The “intercom”–short for intercommunication system–is a pretty handy function. It has a single purpose: it lets you call from the bedroom to the basement or garage workshop; from one part of a ship or craft to another; or from the back-area storage to the front of the store. You might say intercoms are a dedicated voice local-area network. They do one thing, they don't claim to do more than, they are easy to use and maintain, and they have fairly simple design.
You can get direct-wired ones, or ones which use the AC line as their medium, for about $50 per station, and you can go beyond the simple two-station point-to-point version and get a multichannel version–but that's about as far as they go. There's not much to add to the story, I thought, for this mostly-analog function.
Well, not quite. I recently saw an announcement about a Voice over Internet Protocol (VoIP) intercom, designed for confined-space mobile platforms (think armored vehicles, or tanks) from Accusonic Voice Systems. It seems quite sophisticated and has the marketing virtues of being versatile, expandable, flexible, and modular.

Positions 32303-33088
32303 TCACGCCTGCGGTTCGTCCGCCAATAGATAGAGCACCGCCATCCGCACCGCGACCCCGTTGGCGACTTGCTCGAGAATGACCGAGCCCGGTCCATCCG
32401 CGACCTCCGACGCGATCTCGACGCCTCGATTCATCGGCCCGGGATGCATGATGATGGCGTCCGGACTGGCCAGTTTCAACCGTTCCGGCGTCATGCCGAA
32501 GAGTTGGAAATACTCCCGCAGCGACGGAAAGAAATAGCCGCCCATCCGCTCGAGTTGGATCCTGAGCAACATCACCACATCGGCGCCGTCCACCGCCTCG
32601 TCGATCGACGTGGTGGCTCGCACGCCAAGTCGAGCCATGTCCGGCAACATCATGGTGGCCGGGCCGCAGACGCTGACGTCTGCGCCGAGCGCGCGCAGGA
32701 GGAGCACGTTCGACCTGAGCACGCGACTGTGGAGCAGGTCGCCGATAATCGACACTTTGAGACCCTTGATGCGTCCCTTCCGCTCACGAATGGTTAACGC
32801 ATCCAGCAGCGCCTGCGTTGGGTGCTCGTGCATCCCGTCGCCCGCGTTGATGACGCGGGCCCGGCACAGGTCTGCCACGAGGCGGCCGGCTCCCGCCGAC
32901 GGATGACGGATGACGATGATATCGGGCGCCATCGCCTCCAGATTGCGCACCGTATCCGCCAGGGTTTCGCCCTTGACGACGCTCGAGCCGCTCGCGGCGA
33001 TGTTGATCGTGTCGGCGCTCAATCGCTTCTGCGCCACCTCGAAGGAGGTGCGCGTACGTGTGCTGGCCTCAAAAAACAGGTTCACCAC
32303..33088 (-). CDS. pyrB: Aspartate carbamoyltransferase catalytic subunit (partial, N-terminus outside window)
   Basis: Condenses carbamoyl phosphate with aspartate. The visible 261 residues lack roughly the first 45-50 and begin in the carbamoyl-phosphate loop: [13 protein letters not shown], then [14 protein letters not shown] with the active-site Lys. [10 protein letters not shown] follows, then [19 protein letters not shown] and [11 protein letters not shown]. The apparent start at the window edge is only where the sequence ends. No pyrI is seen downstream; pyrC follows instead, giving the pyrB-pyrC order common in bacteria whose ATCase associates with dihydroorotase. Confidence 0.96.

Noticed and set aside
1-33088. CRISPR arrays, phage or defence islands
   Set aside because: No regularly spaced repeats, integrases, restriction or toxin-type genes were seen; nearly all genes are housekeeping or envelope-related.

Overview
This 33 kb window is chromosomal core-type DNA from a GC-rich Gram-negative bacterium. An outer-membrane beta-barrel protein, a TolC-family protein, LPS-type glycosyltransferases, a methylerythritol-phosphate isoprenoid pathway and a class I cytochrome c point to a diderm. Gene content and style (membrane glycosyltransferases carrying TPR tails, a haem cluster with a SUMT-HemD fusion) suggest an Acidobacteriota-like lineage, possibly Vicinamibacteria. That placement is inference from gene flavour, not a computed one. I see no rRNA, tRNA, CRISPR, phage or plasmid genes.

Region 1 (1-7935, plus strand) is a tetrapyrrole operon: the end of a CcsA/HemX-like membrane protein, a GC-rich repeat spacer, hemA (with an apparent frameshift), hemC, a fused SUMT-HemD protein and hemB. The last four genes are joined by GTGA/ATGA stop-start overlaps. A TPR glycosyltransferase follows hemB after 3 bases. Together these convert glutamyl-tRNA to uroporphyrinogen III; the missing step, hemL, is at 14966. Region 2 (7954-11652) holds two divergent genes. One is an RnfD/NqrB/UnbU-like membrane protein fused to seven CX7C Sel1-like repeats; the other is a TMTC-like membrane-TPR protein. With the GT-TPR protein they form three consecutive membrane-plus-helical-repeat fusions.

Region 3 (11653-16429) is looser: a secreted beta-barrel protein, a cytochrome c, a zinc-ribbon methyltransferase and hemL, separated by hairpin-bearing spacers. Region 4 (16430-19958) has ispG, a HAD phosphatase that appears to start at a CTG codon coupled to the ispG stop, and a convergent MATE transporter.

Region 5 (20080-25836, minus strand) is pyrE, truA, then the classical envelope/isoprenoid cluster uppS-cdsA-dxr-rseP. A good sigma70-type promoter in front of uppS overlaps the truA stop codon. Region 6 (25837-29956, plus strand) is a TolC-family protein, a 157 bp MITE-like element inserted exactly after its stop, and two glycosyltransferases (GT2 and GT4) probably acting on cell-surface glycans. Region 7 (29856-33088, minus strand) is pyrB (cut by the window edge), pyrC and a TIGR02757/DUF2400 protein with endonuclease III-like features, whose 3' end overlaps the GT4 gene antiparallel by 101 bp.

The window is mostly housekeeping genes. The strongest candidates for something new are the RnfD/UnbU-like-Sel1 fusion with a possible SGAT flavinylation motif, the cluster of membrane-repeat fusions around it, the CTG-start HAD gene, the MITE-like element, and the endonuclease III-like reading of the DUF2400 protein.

But part of me wonders: is this too much of a good thing. Is it too capable, too difficult to diagnose and maintain, too smart (and can we ignore cost)? After all, a confined space crowded with six people under attack is not the same as Mission Control at the Houston Space Center, with its on-site support and maintenance staff. Or maybe the reality is that the flexibility of Ethernet and VoIP models makes this a smart choice in those areas?
I don't know. But I do know we can have a long way, for better and worse, than those two tin cans and a string, or the speaking tube that had been long used on ships for voice link between the captain's bridge and the engine room, before it was made obsolete by the telephone-like electrical intercom! ♦